12. 12. The world’s libraries. Connected. • “Refers to one's sense of security from guarantees, safety nets, or other impersonal structures inherent in a specific context” (Gefen, Karahanna, & Straub, p. 64) • Third-party endorsement • Guarantees • Reputation Structural Assurance
  13. 13. The world’s libraries. Connected. • Positive reinforcement from • Peers • Mentors or senior colleague • Institutions http://austinmccann.com/2012/06/06/mentoring-your-adult-volunteers Social Factors
  14. 14. The world’s libraries. Connected. • Data Collection • 66 Interviews • 22 Archaeologists • 22 Novice quantitative social scientists • 22 Expert quantitative social scientists • Data Analysis • Code set developed and expanded from interview protocol The Study http://www.english.sxu.edu
  15. 15. The world’s libraries. Connected. • Metadata creation • „They're very keen on producing the comprehensive metadata. And it's not that I trust each research … but I trust that the metadata is there for me to go back and check…on my own. I don't give [the archaeological repository] a sort of blanket trust that all the data in there is correct…they provide enough metadata for me to check that on my own…I sort of trust going there because I know that I can find the information I need to validate it‟ (CCU02). • Selection • „I mean I wouldn't use a scale from a very overtly conservative or overtly liberal organization that was involved in other kinds of political activities outside of collecting data because that would make you question what the goal is in collecting that data. So that would I think affect sort of the trustworthiness of repositories at least in my field‟ (CBU14). Findings: Repository Actions Matter Recognizing Trustworthy Actions by Repositories
  16. 16. The world’s libraries. Connected. Frequency interviewees linked repository functions and trust Yakel, Faniel, Kriesberg, & Yoon, IDCC 8, 2013
  17. 17. The world’s libraries. Connected. • Identification • „Data migration is critical…I believe, that a good repository has to be field-centric. That is to say, if you're going to put archaeological data into a repository, that repository has to understand archaeology. Because when the data must be migrated, they need to be able to look at it and to understand whether or not the migration is correct. It's one thing to say we got all the bits moved, it's another thing to say it still makes sense for archaeological data‟ (CCU21). Engendering Trust
  18. 18. The world’s libraries. Connected. • Social factors: Disciplinary practice • „I guess that's, well, trust …my own experience with using the data and then the organization‟s long history, and then within the profession, it's very well spoken of. So, largely, informal mechanisms are why I trust [repository name]‟ (CBU32). • Structural assurance and preservation • „They're the only repository that I know around for individual investigator data. They've existed for a long time, they have incredible reputation for being able to maintain data, keep it well preserved, the issue of preservation is key, and that they go through extensive interrogation of the data to make sure that it is of high enough quality to be allowed to be part of their repository‟ (CBU28). Engendering Trust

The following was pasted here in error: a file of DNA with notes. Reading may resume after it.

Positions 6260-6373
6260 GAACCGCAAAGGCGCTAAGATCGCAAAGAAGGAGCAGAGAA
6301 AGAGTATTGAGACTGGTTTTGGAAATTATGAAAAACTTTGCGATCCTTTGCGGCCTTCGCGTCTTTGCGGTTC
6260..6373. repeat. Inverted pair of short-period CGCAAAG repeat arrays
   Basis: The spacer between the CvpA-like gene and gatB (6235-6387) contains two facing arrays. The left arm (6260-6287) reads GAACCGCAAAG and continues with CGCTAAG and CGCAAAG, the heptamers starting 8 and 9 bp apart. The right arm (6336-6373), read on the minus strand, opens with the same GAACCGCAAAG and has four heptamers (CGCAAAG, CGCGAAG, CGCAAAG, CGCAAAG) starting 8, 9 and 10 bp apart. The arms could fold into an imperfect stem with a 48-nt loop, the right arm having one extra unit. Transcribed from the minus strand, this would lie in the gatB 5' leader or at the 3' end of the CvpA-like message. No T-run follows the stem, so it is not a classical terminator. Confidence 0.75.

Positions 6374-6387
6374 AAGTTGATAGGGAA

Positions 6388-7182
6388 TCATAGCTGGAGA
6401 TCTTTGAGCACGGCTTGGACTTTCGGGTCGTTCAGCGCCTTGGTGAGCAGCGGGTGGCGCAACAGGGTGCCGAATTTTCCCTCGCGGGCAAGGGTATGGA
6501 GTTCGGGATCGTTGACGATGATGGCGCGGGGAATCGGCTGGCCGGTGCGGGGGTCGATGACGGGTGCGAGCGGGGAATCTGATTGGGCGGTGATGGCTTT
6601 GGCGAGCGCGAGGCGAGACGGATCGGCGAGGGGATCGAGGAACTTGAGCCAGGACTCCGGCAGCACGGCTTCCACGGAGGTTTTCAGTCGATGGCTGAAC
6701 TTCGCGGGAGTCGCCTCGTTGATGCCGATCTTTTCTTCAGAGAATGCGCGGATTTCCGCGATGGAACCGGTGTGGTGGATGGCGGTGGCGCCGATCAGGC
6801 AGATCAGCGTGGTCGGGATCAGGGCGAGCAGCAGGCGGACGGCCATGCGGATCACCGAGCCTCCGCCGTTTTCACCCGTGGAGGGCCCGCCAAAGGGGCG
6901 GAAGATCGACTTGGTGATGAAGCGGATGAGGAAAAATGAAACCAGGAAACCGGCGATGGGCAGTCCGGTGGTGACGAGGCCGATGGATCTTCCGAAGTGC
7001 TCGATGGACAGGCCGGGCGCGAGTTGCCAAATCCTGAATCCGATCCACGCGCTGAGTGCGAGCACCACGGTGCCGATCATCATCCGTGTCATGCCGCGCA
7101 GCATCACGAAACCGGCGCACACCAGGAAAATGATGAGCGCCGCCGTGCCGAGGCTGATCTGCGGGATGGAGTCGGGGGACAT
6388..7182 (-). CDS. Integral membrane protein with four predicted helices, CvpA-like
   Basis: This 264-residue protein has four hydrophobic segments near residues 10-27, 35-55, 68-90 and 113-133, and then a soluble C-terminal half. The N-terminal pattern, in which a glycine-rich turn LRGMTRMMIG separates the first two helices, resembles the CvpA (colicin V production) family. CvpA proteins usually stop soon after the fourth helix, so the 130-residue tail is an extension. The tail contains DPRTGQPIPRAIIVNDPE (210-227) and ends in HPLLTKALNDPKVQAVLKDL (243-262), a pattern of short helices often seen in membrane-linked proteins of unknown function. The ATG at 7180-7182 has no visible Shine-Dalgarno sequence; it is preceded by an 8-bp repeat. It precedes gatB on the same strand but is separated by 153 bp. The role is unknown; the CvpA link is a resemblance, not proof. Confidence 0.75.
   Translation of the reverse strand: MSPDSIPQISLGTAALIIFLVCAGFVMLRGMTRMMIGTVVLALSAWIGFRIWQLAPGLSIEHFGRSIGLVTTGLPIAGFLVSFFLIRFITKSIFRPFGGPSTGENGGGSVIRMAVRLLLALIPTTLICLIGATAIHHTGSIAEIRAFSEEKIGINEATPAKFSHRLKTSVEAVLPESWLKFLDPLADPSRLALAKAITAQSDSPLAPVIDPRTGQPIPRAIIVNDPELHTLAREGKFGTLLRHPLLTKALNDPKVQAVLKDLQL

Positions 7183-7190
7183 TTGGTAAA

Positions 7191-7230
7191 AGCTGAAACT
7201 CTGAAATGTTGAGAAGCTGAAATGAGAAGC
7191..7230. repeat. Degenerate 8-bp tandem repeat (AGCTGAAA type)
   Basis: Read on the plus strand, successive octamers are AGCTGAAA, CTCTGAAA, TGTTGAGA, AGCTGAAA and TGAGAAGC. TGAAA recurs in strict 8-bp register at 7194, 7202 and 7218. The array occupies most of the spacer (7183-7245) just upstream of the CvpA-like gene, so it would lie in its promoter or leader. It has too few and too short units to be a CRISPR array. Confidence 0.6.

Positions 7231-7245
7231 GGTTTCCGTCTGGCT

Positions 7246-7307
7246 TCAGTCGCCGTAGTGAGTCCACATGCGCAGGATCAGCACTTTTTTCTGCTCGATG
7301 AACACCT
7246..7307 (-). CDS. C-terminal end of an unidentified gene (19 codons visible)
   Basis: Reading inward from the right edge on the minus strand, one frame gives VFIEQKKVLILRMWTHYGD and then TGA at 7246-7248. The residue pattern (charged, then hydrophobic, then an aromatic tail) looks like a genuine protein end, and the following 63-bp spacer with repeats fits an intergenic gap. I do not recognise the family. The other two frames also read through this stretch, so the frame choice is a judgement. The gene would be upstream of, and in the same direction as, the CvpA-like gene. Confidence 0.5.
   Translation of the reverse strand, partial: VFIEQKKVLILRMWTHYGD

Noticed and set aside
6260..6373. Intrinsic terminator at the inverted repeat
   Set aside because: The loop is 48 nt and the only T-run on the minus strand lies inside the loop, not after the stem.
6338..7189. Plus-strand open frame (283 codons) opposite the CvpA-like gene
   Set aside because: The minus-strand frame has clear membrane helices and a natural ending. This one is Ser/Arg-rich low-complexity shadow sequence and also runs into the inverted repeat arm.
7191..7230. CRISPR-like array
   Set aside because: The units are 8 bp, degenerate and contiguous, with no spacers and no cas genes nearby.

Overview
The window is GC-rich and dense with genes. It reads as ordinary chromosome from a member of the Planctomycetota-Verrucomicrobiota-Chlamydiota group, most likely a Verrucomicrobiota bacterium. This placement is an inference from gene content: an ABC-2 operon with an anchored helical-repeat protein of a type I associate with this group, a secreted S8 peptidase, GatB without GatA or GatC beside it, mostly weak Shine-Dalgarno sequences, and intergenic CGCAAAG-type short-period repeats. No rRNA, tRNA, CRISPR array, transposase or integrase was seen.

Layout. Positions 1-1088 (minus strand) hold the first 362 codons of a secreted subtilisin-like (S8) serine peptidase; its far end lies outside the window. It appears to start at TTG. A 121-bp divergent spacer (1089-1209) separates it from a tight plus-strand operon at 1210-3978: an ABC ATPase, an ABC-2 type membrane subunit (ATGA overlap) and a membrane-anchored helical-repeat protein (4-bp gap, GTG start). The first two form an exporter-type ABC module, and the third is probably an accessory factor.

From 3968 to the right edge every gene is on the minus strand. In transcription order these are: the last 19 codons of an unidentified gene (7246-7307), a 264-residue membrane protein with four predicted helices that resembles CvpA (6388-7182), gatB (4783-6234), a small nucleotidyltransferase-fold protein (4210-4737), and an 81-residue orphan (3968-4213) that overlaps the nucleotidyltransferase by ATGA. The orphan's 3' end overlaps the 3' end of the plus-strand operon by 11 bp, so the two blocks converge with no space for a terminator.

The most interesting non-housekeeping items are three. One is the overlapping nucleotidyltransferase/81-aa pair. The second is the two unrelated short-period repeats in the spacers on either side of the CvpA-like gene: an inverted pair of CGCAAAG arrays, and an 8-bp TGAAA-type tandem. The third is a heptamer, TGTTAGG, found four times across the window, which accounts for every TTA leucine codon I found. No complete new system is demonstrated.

19. 19. The world’s libraries. Connected. Frequency interviewees mentioned trust factors Yakel, Faniel, Kriesberg, & Yoon, IDCC 8, 2013
  20. 20. The world’s libraries. Connected. • Repository functions are indicators of trust • Transparency is a trust factor • Discipline and level of expertise affect perceptions of trust • Preservation and sustainability should be considered structural assurance guarantees • Institutional reputation important Discussion
  21. 21. The world’s libraries. Connected. Next Steps Interviews • Social scientists • Archaeologists • Zoologists Survey • ICPSR Data Reusers Observations • UMMZ Data Reusers Web analytics • OpenContext.org transaction log analysis Map significant properties of data as representation information
  22. 22. The world’s libraries. Connected. Survey of ICPSR Data Reusers Data Collection 1,632 first authors of published journal articles 2008-2012 surveyed The Survey Part 1: inquire about data reuse experience Part 2:inquire about experience using ICSPR repository and intention to continue use
  23. 23. The world’s libraries. Connected. ICPSR Survey of Data Reusers – Part I Data Reuse Experience Data Quality Completeness Relevancy Interpretability Accessibility Ease of Operation Traceability Credibility Data Producer Reputation Documentation Quality Data Reuse Satisfaction Other variables of interest: data scarcity, reuse experience, data scarcity, reuse dependence, data integrator, ICPSR contributor, data restrictions, journal impact factor. Faniel & Yakel for the DIPIR Project, 2010-2013
  24. 24. The world’s libraries. Connected. ICPSR Survey of Data Reusers – Part II Data Repository Experience & Intention Stakeholder Trust in ICPSR Integrity Benevolence Transparency Identification Structural Assurances Social Influence Trust in ICPSR Intention to Continue Using ICPSR Faniel & Yakel for the DIPIR Project, 2010-2013
  25. 25. The world’s libraries. Connected. Acknowledgements • Institute of Museum and Library Services • Partners: Nancy McGovern, Ph.D. (MIT), Eric Kansa, Ph.D. (Open Context), William Fink, Ph.D. (University of Michigan Museum of Zoology) • Students: Morgan Daniels, Rebecca Frank, Julianna Barrera-Gomez, Adam Kriesberg, Jessica Schaengold, Gavin Strassel, Michele DeLia, Kathleen Fear, Mallory Hood, Molly Haig, Annelise Doll, Monique Lowe
  26. 26. The world’s libraries. Connected. Questions? Elizabeth Yakel Ixchel M. Faniel yakel@umich.edu fanieli@oclc.org